Tokyo Olympics: Mohamed Sbihi reveals his pride in being first Muslim to carry Union Jack flag


Mohamed Sbihi reveals his pride in being first Muslim to carry Union Jack flag at Olympic Games as 6ft 8in rower prepares for ‘huge honour’ during Tokyo opening ceremony on Friday

Mohamed Sbihi has spoken of the ‘huge honour’ of being the first Muslim to carry the Union flag at an Olympic Games.

The Londoner, 33, will lead out Team GB with sailor Hannah Mills at today’s opening ceremony and is hoping his presence can inspire a generation of Muslim youngsters to follow his lead.

‘It’s a huge honour,’ said Sbihi, who won gold in the men’s four at Rio 2016. ‘To know I’m the first person of Muslim faith to have the role, it’s a very proud moment.

Moe Sbihi is honoured to be the first Muslim to be a Team GB Olympic flagbearer in Tokyo

Moe Sbihi is honoured to be the first Muslim to be a Team GB Olympic flagbearer in Tokyo

Sbihi will carry the flag alongside Team GB sailor Hannah Mills in Friday's opening ceremony

Sbihi will carry the flag alongside Team GB sailor Hannah Mills in Friday’s opening ceremony

‘I’ve always said we want more Muslims representing our country and hopefully this will start that process of getting young Muslim kids involved in all different types of sports, especially rowing. I’ve always maintained I’m an average kid who got lucky and here I am with the honour of being a flagbearer.’

Sbihi added he was inspired by fellow Muslim Mo Farah. ‘I was in London and Rio to see Mo win his gold medals as a refugee, it was an amazing achievement,’ he said.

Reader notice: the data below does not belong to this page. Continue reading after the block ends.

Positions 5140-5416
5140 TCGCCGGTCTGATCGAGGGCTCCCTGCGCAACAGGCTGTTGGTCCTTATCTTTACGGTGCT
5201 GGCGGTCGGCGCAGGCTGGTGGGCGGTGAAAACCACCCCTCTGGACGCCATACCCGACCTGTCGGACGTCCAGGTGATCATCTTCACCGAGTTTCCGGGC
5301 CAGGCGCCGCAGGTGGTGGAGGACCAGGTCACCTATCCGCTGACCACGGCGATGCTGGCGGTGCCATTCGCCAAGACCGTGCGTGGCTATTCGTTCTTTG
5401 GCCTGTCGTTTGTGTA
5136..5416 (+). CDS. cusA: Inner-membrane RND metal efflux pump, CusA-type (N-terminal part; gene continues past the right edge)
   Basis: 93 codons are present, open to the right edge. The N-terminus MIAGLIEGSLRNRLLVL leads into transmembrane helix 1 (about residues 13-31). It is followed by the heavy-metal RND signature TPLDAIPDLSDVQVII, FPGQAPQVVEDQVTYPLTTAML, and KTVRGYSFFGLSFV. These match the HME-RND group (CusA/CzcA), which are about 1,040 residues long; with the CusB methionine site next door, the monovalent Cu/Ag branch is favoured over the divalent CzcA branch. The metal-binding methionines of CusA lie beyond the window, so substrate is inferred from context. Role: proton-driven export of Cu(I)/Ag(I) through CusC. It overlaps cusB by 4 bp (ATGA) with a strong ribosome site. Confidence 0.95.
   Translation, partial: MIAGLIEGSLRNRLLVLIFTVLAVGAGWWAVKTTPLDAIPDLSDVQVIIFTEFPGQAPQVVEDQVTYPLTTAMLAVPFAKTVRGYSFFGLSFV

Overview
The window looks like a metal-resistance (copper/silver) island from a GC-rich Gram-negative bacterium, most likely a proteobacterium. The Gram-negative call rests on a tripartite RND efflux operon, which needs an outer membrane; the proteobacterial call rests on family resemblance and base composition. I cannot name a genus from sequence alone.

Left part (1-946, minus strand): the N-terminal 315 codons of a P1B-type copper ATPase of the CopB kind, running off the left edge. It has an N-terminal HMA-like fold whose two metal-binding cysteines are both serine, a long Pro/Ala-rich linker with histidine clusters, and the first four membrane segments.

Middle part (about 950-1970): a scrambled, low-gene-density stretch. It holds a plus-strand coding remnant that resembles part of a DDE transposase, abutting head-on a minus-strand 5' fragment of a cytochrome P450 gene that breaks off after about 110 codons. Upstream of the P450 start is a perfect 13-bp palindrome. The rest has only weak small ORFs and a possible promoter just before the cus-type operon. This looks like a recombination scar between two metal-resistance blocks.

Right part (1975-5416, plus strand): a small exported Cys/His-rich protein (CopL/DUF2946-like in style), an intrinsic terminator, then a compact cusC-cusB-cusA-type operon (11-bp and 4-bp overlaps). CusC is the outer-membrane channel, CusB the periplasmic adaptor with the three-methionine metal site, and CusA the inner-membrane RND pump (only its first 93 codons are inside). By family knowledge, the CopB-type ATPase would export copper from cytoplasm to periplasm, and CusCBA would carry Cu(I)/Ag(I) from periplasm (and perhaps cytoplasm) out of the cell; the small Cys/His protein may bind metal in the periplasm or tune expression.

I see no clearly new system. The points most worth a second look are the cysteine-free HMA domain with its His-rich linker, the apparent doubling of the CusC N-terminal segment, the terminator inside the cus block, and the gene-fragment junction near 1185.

Sbihi, born in Kingston-upon-Thames to a British mother and Moroccan father, added that he had cleared his presence at the ceremony with his crew members. 

Only 30 Team GB athletes, from six different sports, out of 376 are expected to attend, amid concerns over becoming infected or falling foul of contact-trace rules.

Sbihi has revealed he was inspired by fellow Muslim Mo Farah (above) during his career

Sbihi has revealed he was inspired by fellow Muslim Mo Farah (above) during his career

6ft 8in rower Sbihi (far left) won gold with the coxless four in the Rio 2016 Olympic Games

6ft 8in rower Sbihi (far left) won gold with the coxless four in the Rio 2016 Olympic Games

‘I had to briefly run it by my crew,’ he said. ‘I don’t think rowers have walked (in the ceremony) for a long time. But their reaction summed up mine. I was speechless when I was told. I thought I was about to be told off! It’s been incredibly exciting.’

Cardiff-born Mills, 33, will be defending her 470 title alongside Eilidh McIntyre in the Japanese capital. She will become the first female sailor to carry the Union flag. 

‘To be asked to carry the flag for Team GB at the opening ceremony of the Olympic Games is not a sentence I ever thought I’d say,’ she said. ‘When Mark England told me I had been chosen, it was completely overwhelming and when I had a moment to think about what it meant, I got pretty emotional.

‘It is the greatest honour in my career and I hope more than ever before that this Games can lift our country and deliver some incredible sporting moments to inspire the nation.’

Mills has described being chosen as Team GB flagbearer as the'biggest honour' of her career

Mills has described being chosen as Team GB flagbearer as the ‘biggest honour’ of her career

There may, though, be a challenge given that there is only one flag and Sbihi stands at 6ft 8in — while Mills is 5ft 2in. ‘We’ve not really thought about the logistics,’ Mills joked.

In a break with tradition, the International Olympic Committee confirmed in March last year that each nation could nominate one male and one female as flagbearers.

England, Team GB’s chef de mission, said: ‘Having spoken to Hannah and Moe, it was clear to see what this honour meant to them. 

‘They embody the values of Team GB and they are thoroughly deserving of this great honour. Hannah and Moe have already created multiple Olympic memories and I have no doubt they will add to these in Tokyo over the next 16 days.’

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